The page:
Choice, Uncertainty, and Decision Superiority: Is Less AI-Enabled Decision Support More?

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Department of Cognitive and Learning Sciences


Providing decision makers with more information is often expected to result in more informed and superior decisions. This is especially true when leveraging artificial intelligence (AI) to explore and find complex patterns in vast amounts of data. Although AI can enable an “information advantage,” truly intelligent systems should buffer scarce human cognitive resources from information overload and be well adapted to the environment in which they are deployed. Paradoxically, some practitioners have conflated AI's information processing superiority with a contradictory decision-support goal: to provide human decision makers with more, higher quality, or more novel courses of action, regardless of context, than they could generate without AI. In this article, I review the evidence examining the costs and benefits of providing decision makers with more or less choice and identify the factors that moderate the relationship between the amount of choice and decision effectiveness. Although providing more information and choice increases confidence and certainty in one's decision, it can make decision making more difficult, decrease satisfaction, and result in poorer decision outcomes. The research indicates that such negative effects are influenced by the level of entropy and variety provided and can be reduced with increased familiarity but are further compounded when decisions are increasingly effortful, difficult, or complex. The review concludes with guidance on how designers might leverage knowledge of choice overload and associated moderator effects to create more adaptive and effective decision support systems.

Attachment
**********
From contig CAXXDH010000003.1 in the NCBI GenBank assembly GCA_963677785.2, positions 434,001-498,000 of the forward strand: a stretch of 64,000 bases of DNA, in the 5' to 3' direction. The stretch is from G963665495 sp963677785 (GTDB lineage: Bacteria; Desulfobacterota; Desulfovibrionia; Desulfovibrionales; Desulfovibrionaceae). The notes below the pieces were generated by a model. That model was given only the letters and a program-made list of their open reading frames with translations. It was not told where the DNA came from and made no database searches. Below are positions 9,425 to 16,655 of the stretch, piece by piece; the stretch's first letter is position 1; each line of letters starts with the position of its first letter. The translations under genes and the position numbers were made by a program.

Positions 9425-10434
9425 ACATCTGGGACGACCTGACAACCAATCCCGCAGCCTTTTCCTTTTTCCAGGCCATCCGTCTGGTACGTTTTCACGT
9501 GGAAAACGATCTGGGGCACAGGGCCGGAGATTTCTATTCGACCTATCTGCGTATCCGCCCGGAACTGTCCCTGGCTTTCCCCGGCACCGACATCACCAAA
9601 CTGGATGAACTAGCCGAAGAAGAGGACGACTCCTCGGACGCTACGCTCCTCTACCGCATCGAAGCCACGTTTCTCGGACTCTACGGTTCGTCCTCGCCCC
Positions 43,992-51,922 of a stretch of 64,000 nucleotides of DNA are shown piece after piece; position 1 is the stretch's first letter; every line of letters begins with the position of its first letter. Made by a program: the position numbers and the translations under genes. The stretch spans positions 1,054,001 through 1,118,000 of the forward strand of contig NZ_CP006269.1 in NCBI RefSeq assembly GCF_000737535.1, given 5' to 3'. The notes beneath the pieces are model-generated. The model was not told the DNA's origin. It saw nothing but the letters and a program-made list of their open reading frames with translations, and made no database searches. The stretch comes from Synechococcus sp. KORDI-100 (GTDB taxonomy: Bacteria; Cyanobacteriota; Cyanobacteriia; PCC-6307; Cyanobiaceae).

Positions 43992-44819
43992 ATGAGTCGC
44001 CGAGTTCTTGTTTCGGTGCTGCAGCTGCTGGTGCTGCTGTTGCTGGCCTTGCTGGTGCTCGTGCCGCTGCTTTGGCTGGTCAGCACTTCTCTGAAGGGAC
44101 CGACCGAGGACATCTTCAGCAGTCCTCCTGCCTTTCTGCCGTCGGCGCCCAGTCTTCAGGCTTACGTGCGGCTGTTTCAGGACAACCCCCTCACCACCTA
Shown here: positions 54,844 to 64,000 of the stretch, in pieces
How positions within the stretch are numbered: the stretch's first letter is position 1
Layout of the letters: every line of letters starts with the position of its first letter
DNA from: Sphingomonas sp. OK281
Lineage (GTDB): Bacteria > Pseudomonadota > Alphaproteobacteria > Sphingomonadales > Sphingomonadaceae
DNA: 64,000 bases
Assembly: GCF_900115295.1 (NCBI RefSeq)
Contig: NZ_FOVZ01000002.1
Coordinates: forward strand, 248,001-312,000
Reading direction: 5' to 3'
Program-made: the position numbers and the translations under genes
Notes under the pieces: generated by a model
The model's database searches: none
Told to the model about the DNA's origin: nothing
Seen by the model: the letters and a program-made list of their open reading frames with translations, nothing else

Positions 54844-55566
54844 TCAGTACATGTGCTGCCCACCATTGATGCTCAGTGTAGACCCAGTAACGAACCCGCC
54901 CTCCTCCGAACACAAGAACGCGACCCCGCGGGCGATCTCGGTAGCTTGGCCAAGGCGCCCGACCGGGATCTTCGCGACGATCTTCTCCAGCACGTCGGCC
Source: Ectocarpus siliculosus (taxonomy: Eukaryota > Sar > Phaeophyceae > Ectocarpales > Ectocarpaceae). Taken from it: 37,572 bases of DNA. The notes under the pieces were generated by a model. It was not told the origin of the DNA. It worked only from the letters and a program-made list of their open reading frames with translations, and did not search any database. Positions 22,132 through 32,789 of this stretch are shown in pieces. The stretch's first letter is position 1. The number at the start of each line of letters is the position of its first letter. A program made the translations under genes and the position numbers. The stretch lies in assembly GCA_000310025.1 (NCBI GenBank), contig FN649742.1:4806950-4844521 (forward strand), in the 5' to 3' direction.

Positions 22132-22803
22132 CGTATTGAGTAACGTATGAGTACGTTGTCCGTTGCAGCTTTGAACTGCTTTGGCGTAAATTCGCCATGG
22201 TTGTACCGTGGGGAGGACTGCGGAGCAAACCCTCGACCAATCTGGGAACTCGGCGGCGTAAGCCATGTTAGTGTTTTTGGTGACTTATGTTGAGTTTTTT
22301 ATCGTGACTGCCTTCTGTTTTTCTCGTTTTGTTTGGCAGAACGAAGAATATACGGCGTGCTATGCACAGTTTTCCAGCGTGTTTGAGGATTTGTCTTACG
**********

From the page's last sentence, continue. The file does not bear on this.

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IEEE Transactions on Human-Machine Systems